then use a simple dropdown menu to
switch between different ML models
to see how they behave in use (e.g.,
pointing a camera while the model
performs object recognition). In this
way, the prototype can show how
different data and training impact
speed, accuracy, and the experience.
This will help the designer understand
how the data and model fit project
goals, as well as identify issues such
as unwanted bias, bad data, and
Moreover, the ability to play with
data will, over time, give the designer
a better sense of how data collection,
training, and ML algorithms can be
used most effectively and creatively
while considering ethics and civic
Simulate then implement hardware.
To avoid the time and expense of
working with physical electronics and
mechanics too early in the process, the
toolkit allows the designer to simulate
the behavior of a physical AI device in
3D within Unity. Whether they’d like
to add a simple tabletop device or an
autonomous car, designers can sketch
a range of physical behaviors (changing
shape, speaking/listening, seeing other
objects, moving around, etc.) in 3D on
a screen, through the visual authoring
system (Figure 9).
To create a more immersive experience with the virtual, the toolkit will
ultimately allow interaction with the
3D simulation through augmented
reality, merging the virtual device with
When the designer is ready to move
to a working hardware prototype, a
critical moment in the design process,
the toolkit makes this process easier
and relatively seamless. It does so by
supporting a standard set of behaviors
that work in both 3D simulation and
on a physical robotic platform (Figures
10 and 11).
A WORKING PROTOTYPE
The Delft AI Toolkit is an experiment
intended to provoke discussion about
tools for AI. But it is also a working
prototype and will soon be usable
by designers to experiment and gain
a stronger understanding of AI as a
material of design.
As the system develops, the plan
is to support behavior trees, internal
machine-learning blocks, Unity’s
reinforcement learning agents, APIs for
cognitive services such as IBM Watson,
and an interface to external ML models
such as Google’s TensorFlow.
In addition, plans include providing
working examples in the toolkit that
help designers understand how a range
of machine-learning approaches work
(and don’t work).
The system is available on GitHub
toolkit-v2), and I plan several releases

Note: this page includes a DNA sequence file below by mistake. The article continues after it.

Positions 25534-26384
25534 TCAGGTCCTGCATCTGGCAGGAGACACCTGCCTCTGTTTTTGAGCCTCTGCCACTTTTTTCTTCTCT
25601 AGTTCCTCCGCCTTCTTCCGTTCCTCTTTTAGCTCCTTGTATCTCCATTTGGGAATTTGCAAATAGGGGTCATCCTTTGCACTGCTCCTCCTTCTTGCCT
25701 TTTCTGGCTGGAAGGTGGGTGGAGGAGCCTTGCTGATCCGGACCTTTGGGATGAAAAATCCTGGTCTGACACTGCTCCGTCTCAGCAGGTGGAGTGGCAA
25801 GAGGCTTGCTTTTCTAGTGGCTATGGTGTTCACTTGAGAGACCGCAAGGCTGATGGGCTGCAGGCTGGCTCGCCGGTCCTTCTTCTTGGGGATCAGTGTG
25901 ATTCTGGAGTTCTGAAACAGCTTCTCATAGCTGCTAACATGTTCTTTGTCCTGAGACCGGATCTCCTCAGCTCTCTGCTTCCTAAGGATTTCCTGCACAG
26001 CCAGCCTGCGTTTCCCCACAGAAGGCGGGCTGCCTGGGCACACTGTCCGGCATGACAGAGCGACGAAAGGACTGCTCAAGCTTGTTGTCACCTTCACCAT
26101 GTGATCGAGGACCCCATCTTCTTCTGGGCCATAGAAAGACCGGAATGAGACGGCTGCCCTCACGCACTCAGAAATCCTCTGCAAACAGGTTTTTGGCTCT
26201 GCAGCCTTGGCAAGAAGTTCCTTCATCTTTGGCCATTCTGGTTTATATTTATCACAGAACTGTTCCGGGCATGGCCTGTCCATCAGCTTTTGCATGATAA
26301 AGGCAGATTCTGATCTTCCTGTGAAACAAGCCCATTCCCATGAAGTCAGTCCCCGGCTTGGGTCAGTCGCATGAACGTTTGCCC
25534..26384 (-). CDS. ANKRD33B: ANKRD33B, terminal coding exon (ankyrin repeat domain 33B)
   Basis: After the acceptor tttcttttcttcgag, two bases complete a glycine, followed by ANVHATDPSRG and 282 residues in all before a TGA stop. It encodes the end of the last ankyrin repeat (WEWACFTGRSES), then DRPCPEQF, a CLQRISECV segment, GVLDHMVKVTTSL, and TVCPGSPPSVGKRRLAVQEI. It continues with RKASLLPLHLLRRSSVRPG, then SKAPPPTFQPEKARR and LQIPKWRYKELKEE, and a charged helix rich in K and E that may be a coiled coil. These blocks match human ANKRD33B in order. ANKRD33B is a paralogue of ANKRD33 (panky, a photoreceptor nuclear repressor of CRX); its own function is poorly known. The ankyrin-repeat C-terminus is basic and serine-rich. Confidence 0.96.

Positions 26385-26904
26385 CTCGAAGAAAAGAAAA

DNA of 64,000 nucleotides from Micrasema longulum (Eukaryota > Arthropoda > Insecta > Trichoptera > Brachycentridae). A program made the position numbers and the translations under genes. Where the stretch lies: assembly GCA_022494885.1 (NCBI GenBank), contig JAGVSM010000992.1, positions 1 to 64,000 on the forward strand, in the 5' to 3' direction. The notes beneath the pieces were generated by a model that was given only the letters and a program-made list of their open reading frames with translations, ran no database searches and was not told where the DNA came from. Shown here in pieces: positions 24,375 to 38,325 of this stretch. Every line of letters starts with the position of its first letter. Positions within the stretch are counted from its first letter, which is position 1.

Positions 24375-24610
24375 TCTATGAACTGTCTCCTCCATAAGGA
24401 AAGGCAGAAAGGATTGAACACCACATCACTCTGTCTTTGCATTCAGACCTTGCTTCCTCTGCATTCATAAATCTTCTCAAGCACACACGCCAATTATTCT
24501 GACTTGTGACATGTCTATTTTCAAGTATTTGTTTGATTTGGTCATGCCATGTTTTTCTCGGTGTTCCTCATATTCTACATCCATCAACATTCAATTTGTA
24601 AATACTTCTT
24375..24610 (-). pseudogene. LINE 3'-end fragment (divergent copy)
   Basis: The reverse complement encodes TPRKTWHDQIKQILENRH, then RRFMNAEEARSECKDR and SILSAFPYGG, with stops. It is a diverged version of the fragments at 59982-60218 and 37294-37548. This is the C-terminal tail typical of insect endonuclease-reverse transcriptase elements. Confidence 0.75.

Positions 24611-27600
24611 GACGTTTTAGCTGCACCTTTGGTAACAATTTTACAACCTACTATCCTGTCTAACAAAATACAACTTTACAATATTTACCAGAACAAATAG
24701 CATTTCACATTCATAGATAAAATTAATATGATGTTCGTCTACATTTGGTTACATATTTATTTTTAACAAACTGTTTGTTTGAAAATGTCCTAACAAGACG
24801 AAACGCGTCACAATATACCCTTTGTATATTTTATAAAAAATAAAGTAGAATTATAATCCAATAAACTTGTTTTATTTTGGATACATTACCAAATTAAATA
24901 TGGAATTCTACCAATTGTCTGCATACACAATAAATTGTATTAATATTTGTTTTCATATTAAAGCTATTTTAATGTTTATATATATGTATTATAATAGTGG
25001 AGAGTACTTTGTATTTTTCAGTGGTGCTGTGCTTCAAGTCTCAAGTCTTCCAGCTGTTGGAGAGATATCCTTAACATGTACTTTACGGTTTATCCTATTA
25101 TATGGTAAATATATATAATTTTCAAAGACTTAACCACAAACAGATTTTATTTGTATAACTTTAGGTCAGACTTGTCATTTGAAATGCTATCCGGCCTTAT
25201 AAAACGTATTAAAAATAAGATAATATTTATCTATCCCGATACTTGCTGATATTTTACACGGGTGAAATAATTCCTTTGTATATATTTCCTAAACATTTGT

through fall 2018 and beyond that will
be stable enough to use. I encourage
designers and others to try it out and
provide feedback. You can follow
progress on philvanallen.com/portfolio/
ACKNO WLEDGMEN TS
To pursue the goal of deeper
engagement for designers in the
AI field, in fall 2017 I took a leave
of absence from the Media Design
Practices MFA program at ArtCenter
College of Design to work on a toolkit
for the design of AI. This was supported
by a research fellowship at TU Delft
in the Netherlands, funded by Design
United. It took place in the Industrial
Design Engineering program, working
closely with the idStudioLab and
professor Elisa Giaccardi. The project
is currently supported by a small grant
from the ArtCenter Faculty Council.
1. Hartmann, B. Klemmer, S.R., Bernstein,
M., Abdulla, L., Burr, B., Robinson-Mosher, A., and Gee, J. Reflective
physical prototyping through integrated
design, test, and analysis. Proc. of the
19th Annual ACM Symposium on User
Interface Soft ware and Technology. ACM,
New York, 2006, 299–308; https://doi.
2. Marenko, B. and van Allen, P.
Animistic design: How to reimagine
digital interaction between the
human and the nonhuman. Digital
Creativity 27, 1 (2006), 52–70. DOI:
3. van Allen, P. Reimagining the goals and
methods of UX for ML/AI. AAAI Spring
Symposium Series 2017; https://aaai.
4. van Allen, P. Rethink IxD. Philip van
Allen. May 9, 2016; https://medium.
5. Yang, Q. et al. Investigating how
experienced UX designers effectively
work with machine learning. Proc. of
the 2018 Designing Interactive Systems
Conference. ACM, 2018, 585–596.
Philip van Allen is a professor at ArtCenter
College of Design interested in new models for
the IxD of AI, including non-anthropomorphic
animistic design. He also develops tools
for prototyping complex technologies and
consults for industry. He received his B. A. in
experimental psychology from the University of
California, Santa Cruz.
DOI: 10.1145/3274566 COP YRIGHT HELD BY AUTHOR. PUBLICATION RIGH TS LICENSED TO ACM. $15.00
Figure 11. The actual robot enacting the algorithm in Figure 10 by reporting values from the proximity sensor and following the logic dictated by
the toolkit. From left to right, the robot moves toward the object, turns, and moves for ward ( https://youtu.be/gn1e1ZpLe2o).